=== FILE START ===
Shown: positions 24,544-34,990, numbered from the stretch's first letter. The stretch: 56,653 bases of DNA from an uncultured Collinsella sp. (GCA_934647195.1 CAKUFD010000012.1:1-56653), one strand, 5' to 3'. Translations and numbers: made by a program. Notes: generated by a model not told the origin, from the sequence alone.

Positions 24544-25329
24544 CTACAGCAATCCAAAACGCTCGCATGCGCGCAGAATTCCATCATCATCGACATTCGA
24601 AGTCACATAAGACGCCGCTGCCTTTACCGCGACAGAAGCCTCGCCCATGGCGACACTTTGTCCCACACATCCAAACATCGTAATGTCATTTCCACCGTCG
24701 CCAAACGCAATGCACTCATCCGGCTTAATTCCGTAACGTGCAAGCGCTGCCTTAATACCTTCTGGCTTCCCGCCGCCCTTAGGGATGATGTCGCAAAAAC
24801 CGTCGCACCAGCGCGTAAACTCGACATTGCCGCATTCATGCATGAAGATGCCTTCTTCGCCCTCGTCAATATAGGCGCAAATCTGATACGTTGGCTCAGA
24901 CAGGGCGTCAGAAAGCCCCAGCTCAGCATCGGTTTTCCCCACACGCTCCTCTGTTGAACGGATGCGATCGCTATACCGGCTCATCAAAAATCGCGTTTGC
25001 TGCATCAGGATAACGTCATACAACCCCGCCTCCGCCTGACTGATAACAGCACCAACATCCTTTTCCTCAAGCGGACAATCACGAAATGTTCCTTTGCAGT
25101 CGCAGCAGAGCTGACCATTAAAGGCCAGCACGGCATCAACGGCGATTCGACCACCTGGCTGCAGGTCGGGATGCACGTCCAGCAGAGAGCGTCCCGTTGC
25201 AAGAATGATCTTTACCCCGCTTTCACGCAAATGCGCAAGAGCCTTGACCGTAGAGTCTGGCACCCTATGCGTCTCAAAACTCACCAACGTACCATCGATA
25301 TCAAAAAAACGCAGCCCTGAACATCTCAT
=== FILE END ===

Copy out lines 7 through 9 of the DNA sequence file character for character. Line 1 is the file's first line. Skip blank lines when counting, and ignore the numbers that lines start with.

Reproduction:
24901 CAGGGCGTCAGAAAGCCCCAGCTCAGCATCGGTTTTCCCCACACGCTCCTCTGTTGAACGGATGCGATCGCTATACCGGCTCATCAAAAATCGCGTTTGC
25001 TGCATCAGGATAACGTCATACAACCCCGCCTCCGCCTGACTGATAACAGCACCAACATCCTTTTCCTCAAGCGGACAATCACGAAATGTTCCTTTGCAGT
25101 CGCAGCAGAGCTGACCATTAAAGGCCAGCACGGCATCAACGGCGATTCGACCACCTGGCTGCAGGTCGGGATGCACGTCCAGCAGAGAGCGTCCCGTTGC